The Reverend Everett Mitchell heard the call to ministry at the age of 15. By the time he was 33, he held bachelor’s degrees in mathematics and religion, master’s degrees in divinity and theology, and a law degree. He spent two years as an assistant district attorney before joining the University of Wisconsin as Director of Community Relations. He is also senior pastor at Christ the Solid Rock Baptist Church on Madison’s east side and has become known as an ally and supporter of the Young, Gifted and Black Coalition.
He seeks to bring all of that experience back to the courtroom, this time as judge. Just last week he launched his campaign to fill the fourth branch seat being vacated by Judge Amy Smith.
Rank your Top 5 MCs. Mos Def, Missy Elliot, Talib Kweli, Chuck D (Public Enemy), Busta Rhymes
Which motivates you more: doubters or supporters? Doubters.
Do you prefer being called Black or African American? Black. I always identify the term with ontological blackness—connecting me with the pride that was recovered in the term during the black power movement. Black is still so beautiful.
What three leaders in Madison under 50 have impressed you the most? M Adams, Gloria Reyes, Erica Nelson (Race to Equity)
What’s the biggest stumbling block in Madison to turning the corner on our racial disparities? The lack of transparent and intimate intersectional relationships. While the intentions and passions are genuine, we are still suffering from a lack of intersections that allow us to listen deeper.
What are your top three priorities at this point in your life? My family, particularly encouraging my wife as she completes her JD/Ph.D; My church; My campaign for Judge.
How has being a pastor helped prepare you to be a Judge? As Senior Pastor of a multi-ethnic church, you learn that humanity is truly interconnected and that individuals have the capacity to change and grow. I have learned the human spirit is powerful and capable of handling life’s most complex issues. I realize that listening requires providing empathy. The most important thing is not being afraid to make tough decisions.
Since you joined the University of Wisconsin, what has the University done to address the needs of people of color? The University of Wisconsin-Madison is a place full of passionate, concerned and motivated men and women who are hopeful for the least of these in this community. My office opened the South Partnership Space in South Madison that allows for programs such as Odyssey, Family Voices, the University of Wisconsin Law School,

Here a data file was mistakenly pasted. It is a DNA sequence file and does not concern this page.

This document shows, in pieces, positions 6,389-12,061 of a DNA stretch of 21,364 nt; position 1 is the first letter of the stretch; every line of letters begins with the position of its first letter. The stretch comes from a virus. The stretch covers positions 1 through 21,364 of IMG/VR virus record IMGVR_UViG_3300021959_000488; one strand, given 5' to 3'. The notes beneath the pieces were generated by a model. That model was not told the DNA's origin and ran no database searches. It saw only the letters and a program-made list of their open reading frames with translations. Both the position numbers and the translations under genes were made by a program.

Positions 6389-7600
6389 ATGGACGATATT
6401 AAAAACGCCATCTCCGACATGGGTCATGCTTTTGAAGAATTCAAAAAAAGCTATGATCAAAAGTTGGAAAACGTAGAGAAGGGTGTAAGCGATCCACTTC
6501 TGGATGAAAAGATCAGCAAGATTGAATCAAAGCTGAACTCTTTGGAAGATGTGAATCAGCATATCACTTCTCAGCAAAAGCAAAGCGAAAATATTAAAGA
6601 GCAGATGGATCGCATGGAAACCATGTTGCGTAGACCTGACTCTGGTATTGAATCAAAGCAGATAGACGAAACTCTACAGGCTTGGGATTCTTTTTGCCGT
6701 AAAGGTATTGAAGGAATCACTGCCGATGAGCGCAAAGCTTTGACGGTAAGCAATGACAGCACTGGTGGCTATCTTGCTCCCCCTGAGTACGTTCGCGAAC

Dementia, Medical School, partner with the community to offer our resources. Even this past week, I worked with a team, Deb and Shelia, to ensure that teenagers from MMSD, NIP and Verona were given VIP access to the Bryan Stevenson presentation at the University. In partnership with WARF, we started a program called UpStart that allows for entrepreneurship education for men and women of color.
What 3 historical figures have influenced your life? Martin Luther King Jr. (Young Leader), Harvey Milk and Thurgood Marshall
Why did you feel the need to help the Young Gifted and Black Coalition? I started my relationship with Freedom Inc. years ago because I believed in their mission of bringing together brown, black, and yellow teens to talk about their intersections and relationships. The leaders from Freedom Inc. were instrumental in forming YGB. I knew their desire was to assist in bringing the voices to the table that others were not hearing. Their goals were not incompatible with what many others were committed to seeing happen in Dane County: If you build up the people, you don’t have to build jails. While many people disagree with their methods, they are educating a new generation to see and appreciate the need for civil disobedience. Their activism has caused a unique conversation between people of color and law enforcement that would not have been as intentional and deep. The depths of relationships being built are a testament to their sacrifice of time and their lives.
As a husband and a father, how does your family help you shape your values and prioritize your time? I have two children, a ten year old girl and a three year old son. I work hard because I want my children to have a vision of a world built on equity, acceptance and justice.
But my family also keeps me grounded. My kids are not impressed with awards. My children want me to be home with them, playing games and cuddling on Saturday mornings.